Big Tech has an IP piracy problem – TechCrunch

The US International Trade Commission ruled on January 6 that Google had infringed on Sonos’ patented innovations in wireless speaker technology. This may sound like an ambiguous legal ruling about a complex intellectual property struggle. But it underscores a problem that threatens America’s innovation economy and its international economic competitiveness.

the problem? Intellectual property theft.

Years ago, big tech companies like Google decided they were making more money by stealing the intellectual property of smaller companies than by buying or licensing it. Google, Apple, Samsung and others — with cash reserves of tens and even hundreds of billions of dollars — don’t stress about legal fees, court costs, or even the damages they would have to pay for this theft. Google has $142 billion in cash in the bank. This far exceeds what most companies make in their total annual profits.

And so the big tech companies take what they want. It then uses scorched earth litigation tactics to get around complaining IP owners. It prolongs litigation over many years and imposes huge litigation costs on IP owners seeking justice. Many IP owners do not even file a lawsuit. They know that trying to protect what is rightfully theirs is self-defeating.

Simply put, Big Tech takes advantage of IP theft. The legal costs and potential damages, if issued after years of litigation, are insignificant by comparison.

Few companies have resisted, and the results confirm this predatory trespassing practice. The story of Google’s abuse of Sonos is one of the most telling.

Sonos is a classic American success story, and Google’s hacking of its technology is a tragedy. Sonos started as a new venture in 2005 with its pioneering patented innovation in wireless headphones. It got a licensing deal with Google in 2013, when Google agreed to make its music service, Google Play Music, work with Sonos speakers.

Simply put, Big Tech takes advantage of IP theft. The legal costs and potential damages, if issued after years of litigation, are insignificant by comparison. Adam Musoff

But Google only used that deal to gain access to Sonos technology. Soon it began making its own devices using Sonos technology, including amplifiers and other audio devices that compete directly with Sonos speakers and other products on the market.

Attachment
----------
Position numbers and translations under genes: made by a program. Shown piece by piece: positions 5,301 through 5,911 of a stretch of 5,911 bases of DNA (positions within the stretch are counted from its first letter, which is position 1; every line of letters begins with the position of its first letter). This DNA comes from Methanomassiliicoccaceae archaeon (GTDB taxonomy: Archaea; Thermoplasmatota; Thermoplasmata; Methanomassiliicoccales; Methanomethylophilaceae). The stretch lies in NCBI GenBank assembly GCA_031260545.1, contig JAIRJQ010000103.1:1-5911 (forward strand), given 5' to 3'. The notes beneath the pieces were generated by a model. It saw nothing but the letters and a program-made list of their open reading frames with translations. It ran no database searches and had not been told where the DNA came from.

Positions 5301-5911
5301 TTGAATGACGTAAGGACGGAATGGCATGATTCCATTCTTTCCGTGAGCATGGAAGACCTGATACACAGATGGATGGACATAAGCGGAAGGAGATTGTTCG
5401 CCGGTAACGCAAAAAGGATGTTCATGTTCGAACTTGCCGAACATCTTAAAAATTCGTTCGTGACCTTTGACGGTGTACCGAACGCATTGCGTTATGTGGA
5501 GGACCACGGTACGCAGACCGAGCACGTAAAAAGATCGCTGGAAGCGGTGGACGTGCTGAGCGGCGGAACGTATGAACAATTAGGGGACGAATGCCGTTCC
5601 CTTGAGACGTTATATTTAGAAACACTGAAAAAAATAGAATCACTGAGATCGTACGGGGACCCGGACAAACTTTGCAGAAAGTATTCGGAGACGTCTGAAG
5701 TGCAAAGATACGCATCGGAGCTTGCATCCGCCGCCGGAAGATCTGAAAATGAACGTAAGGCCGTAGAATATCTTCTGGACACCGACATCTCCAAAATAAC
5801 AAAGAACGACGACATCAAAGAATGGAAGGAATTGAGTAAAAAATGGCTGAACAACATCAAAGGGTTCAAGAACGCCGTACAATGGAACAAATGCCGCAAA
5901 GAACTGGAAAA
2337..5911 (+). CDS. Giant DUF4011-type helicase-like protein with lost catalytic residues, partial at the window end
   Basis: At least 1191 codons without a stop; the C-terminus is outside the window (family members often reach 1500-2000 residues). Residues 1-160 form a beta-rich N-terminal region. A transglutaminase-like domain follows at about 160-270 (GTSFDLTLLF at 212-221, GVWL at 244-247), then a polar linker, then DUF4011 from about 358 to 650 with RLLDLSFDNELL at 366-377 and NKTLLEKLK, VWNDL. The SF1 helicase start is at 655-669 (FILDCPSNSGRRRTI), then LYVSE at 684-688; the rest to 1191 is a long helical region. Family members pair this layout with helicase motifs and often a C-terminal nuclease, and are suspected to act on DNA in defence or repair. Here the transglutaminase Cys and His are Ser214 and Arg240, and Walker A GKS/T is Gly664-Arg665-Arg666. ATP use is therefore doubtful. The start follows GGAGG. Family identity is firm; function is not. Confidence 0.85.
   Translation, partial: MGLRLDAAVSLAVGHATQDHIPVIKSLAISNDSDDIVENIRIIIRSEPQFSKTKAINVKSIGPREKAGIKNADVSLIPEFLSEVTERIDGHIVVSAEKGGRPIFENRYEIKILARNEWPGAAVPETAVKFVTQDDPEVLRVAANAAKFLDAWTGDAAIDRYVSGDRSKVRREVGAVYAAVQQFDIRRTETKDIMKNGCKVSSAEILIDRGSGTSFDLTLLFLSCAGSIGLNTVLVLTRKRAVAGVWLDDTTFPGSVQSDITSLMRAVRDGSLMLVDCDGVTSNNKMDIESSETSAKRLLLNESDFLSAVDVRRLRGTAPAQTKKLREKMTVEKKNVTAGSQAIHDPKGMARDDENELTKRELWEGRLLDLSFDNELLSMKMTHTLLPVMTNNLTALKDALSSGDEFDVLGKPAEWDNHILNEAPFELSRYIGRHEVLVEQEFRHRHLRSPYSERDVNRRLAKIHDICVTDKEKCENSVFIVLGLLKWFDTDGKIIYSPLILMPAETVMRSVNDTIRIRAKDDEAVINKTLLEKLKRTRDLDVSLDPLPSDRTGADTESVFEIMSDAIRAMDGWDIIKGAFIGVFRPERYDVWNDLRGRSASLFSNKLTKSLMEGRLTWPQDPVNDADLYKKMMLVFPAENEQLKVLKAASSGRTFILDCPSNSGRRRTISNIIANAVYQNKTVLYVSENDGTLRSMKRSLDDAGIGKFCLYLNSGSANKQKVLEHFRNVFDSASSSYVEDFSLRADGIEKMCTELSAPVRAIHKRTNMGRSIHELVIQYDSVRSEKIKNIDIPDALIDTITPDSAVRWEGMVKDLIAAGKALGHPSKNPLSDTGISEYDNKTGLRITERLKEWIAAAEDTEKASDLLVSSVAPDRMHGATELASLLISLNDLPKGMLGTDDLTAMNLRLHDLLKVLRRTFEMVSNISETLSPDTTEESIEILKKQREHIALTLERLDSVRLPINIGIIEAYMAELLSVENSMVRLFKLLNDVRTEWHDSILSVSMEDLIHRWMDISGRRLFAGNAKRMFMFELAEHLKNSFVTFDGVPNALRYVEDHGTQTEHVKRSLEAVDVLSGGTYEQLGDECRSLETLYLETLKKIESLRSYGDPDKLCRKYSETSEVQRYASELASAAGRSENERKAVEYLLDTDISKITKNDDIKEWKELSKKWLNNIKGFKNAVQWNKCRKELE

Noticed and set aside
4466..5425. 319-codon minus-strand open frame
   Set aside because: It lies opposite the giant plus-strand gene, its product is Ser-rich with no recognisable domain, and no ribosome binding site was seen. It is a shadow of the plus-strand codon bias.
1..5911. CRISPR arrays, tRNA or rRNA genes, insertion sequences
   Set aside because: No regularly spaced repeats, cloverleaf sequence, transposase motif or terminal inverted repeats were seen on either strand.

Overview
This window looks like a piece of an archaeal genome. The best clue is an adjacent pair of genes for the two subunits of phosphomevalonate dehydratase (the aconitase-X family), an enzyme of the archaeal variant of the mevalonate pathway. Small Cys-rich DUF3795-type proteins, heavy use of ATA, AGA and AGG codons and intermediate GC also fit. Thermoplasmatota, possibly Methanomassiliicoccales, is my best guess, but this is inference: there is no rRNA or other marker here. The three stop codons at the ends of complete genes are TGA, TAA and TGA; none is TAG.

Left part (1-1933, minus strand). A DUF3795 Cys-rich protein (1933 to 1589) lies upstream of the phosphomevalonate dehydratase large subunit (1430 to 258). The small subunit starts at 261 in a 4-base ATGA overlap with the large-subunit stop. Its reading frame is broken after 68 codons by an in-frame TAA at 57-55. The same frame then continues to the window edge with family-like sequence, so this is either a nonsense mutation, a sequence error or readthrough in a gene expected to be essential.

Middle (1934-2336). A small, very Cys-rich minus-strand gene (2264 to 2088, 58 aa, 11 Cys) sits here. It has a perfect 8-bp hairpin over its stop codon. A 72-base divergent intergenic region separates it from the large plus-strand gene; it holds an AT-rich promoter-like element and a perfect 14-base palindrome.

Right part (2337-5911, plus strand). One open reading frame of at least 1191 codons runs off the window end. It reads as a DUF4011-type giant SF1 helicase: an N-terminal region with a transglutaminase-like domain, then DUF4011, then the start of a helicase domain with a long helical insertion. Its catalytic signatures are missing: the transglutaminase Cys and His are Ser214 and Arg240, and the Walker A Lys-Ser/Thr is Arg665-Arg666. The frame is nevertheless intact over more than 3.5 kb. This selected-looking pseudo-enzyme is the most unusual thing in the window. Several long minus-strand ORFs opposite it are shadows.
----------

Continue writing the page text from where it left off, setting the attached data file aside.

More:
Google didn’t have Sonos’ development costs to cover, and could support its new products and services with its massive profits from its search engine business. Thus, Google lowered the prices of Sonos – a common business practice by patent hackers.

Sonos first tried to negotiate a deal with Google, simply asking Google to pay to license the technologies it hacked from Sonos. Google held out for years, delaying negotiations as its profits swelled and Sonos lost more and more money. Seven years later, Sonos had no choice but to defend her rights in court. Sonos sued Google in 2020.

Sonos also sued Google at the International Trade Commission. This special court can move faster than ordinary courts in banning infringing imports. But it can’t reward damages.

Last August, a judge at the International Trade Commission ruled that Google had already infringed on five Sonos patents. Last week, the Commission reaffirmed that decision. Google still calls Sonos’ claims “frivolous” and promises to keep fighting.

This is just a notable example of Big Tech’s illegal use of other people’s patented technologies. It is so common that it now has a name: predatory trespass. Legal scholars and policy experts call this “effective abuse.” In plain English, this is a hack.

Unfortunately, major tech companies are attacking the US patent system to further support their piracy. Google and other companies have spent millions over the years to pressure Congress and regulators to weaken and eliminate patents, rigging the system against innovators. For example, they created “patent trolls” to discredit patent owners who are suing them for infringement – as if the problem wasn’t their own theft, but rather a grudge for their victims in response.

Washington should protect innovators and creators who rely on patents as a major driver of the US innovation economy. Congress should reintroduce and pass strong bipartisan patent law. This law will restore balance to the patent system by reforming some of the legal rules and institutions that big tech companies have lobbied to create and that are central to their unjust infringement tactics.

Sonos’ legal victory over Google confirms what policy experts and lawyers have been talking about for years: Big Tech’s predatory encroachment is the piracy of the 21st century, and Sonos is just one of many victims. Washington can and should help end this piracy.

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